New features designed to make it easier to log into Windows 8 accounts allow encrypted passwords to be converted into plaintext in some cases, security researchers said.
The features, which allow people to sign in with a picture-based password and four-digit personal identification number, are intended to provide a less-cumbersome alternative to entering a password each time users want to access their account. Once people have set up a password for an account, they can use pictures or PINs to log in from then on.
But the added convenience comes at a cost. According to security experts who have tested the features in developer pre-releases of the upcoming Microsoft operating system, the features cause Windows 8 to store passwords using encryption that can be reversed. Attackers who gain physical control of a computer as well as administrator access can extract the key that recovers the plaintext password of each account that uses the log-on alternatives. The latest version of Windows Password Recovery, a password-cracking package sold by Russia-based Passcape Software, claims to do just that.
To be sure, decrypting the underlying authentication password that corresponds to a PIN or picture isn't possible in many situations. That's because it's stored in a "system vault" that's protected by the Windows 8 Data Protection API using the Advanced Encryption Standard algorithm. The key that unlocks the password, however, is easily extracted by users who have administrative control of the computer, allowing them to recover the plaintext passwords of any accounts that use the alternative login features. Security experts said that represents an increased risk over the use of cryptographic hashes to store passwords, because hashes are impossible to mathematically reverse.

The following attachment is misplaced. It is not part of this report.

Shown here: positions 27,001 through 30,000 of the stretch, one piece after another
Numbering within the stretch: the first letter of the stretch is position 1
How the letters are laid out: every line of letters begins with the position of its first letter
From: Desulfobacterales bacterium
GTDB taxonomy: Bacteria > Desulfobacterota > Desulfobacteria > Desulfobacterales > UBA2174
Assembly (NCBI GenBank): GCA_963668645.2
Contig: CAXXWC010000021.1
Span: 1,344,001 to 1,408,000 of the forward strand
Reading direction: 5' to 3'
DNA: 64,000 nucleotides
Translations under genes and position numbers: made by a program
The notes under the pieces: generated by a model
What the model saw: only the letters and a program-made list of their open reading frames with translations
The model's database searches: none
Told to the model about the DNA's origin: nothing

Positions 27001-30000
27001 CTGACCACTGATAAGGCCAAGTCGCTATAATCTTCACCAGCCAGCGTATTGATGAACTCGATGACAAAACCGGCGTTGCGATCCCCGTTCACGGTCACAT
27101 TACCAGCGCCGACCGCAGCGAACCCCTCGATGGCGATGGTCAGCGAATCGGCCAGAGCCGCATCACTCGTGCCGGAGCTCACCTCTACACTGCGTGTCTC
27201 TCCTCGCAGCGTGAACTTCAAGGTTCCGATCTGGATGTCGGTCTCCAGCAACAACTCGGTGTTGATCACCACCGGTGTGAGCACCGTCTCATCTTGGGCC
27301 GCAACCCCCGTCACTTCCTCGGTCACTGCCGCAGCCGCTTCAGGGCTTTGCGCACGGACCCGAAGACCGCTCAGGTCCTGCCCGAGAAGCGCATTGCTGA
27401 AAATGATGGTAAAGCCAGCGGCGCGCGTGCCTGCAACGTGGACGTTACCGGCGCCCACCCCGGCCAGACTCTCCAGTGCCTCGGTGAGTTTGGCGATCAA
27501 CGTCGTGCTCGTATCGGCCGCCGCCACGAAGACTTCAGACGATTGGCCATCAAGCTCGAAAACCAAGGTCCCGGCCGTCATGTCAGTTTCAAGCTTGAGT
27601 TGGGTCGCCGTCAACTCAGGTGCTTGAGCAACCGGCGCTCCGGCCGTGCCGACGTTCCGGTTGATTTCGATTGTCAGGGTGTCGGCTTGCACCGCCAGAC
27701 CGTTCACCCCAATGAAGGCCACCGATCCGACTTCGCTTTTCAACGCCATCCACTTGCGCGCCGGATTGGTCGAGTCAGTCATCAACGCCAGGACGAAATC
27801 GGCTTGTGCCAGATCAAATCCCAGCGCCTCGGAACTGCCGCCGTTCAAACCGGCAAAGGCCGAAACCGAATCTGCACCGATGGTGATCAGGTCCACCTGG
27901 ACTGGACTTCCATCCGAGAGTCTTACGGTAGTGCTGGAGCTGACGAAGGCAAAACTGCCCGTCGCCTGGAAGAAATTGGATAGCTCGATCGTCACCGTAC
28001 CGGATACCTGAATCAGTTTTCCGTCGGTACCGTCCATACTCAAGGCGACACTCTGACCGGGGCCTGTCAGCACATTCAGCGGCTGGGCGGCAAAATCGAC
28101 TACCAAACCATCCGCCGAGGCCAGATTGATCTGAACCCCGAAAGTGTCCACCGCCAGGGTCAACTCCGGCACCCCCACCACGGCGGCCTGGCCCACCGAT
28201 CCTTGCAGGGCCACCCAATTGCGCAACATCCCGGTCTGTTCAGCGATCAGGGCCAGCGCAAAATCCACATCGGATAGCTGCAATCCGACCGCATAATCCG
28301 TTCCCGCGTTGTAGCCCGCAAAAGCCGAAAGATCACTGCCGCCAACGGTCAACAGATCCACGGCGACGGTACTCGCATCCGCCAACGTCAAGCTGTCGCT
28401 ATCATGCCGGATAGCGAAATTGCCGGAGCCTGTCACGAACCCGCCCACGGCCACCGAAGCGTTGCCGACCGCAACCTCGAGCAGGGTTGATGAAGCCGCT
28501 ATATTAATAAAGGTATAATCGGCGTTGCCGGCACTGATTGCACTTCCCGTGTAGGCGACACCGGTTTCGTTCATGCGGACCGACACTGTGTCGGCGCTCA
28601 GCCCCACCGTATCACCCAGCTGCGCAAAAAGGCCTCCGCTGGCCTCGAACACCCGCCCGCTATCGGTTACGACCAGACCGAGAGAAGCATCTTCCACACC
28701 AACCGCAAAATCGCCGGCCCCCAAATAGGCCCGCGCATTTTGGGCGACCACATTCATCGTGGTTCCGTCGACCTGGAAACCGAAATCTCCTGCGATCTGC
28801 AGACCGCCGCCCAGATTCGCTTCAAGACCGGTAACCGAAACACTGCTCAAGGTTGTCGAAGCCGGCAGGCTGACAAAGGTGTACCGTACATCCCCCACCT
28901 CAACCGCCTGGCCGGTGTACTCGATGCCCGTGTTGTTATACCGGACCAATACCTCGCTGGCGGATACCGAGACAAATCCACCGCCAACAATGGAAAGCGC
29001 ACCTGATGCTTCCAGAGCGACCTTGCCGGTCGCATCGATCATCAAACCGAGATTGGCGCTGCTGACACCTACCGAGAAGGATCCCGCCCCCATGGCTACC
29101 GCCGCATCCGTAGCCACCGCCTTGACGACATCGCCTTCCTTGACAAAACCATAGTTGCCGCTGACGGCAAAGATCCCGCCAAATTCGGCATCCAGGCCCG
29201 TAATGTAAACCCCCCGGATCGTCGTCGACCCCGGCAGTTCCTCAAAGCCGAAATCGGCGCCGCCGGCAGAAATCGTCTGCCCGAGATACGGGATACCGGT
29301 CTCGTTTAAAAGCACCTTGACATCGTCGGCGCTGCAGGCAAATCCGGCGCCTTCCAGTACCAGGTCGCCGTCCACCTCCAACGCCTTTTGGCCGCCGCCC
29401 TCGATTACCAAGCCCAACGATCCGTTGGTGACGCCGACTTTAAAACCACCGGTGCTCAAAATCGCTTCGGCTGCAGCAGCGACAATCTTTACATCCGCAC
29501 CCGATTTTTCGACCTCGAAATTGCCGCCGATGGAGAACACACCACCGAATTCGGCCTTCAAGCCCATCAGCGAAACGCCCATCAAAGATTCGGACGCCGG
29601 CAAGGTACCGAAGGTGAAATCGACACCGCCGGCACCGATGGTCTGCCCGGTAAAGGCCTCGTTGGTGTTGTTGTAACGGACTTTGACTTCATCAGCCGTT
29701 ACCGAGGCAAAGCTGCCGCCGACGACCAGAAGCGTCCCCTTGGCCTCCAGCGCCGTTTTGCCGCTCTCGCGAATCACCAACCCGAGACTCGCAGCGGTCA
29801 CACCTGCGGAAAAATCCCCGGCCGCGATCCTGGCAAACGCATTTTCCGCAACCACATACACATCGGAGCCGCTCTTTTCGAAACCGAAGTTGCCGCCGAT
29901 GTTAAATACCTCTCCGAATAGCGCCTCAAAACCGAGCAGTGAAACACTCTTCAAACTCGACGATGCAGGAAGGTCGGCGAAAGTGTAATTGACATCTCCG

"The single biggest risk I see is the likelihood of password reuse because people are really bad about choosing good passwords and they tend to reuse what they have over and over again," said security researcher Adam Caudill. "You can use this in a targeted attack against a person and take the knowledge that you gain there to pivot... attacking online services, anything from Dropbox accounts to Facebook. There's a fairly decent chance they're going to use the same password or a very similar password."
Ars chronicled the epidemic of password reuse and the growing insecurity of passcodes in a recent feature titled Why passwords have never been weaker—and crackers have never been stronger.
There are cases where it's possible for attackers to gain access to administrative accounts on lost or stolen laptops, and in those cases the encrypted passwords could be easily decrypted, said Per Thorsheim, a security adviser for a large company headquartered in Norway and an organizer of the upcoming Passwords^12 conference in Oslo. In cases where an unattended computer is left in sleep or hibernation modes, for example, passwords are sometimes not required to reactivate them.
The use of reversible encryption is an infinitely better alternative to plaintext for storing passwords, but security experts have long regarded it as inferior to password hashes, which are practically impossible to crack when users choose truly secure passwords. While the new features aren't exactly a security vulnerability, they would seem to go against Microsoft's Defense in Depth mantra.
A Microsoft spokeswoman declined to respond to questions about whether company officials think the features should be used by corporate customers and in environments where security is key. Posts in user forums such as this one seem to suggest that Picture Password no longer works when logging into corporate or government networks, so it's possible Microsoft has already recognized the diminished security of such conveniences.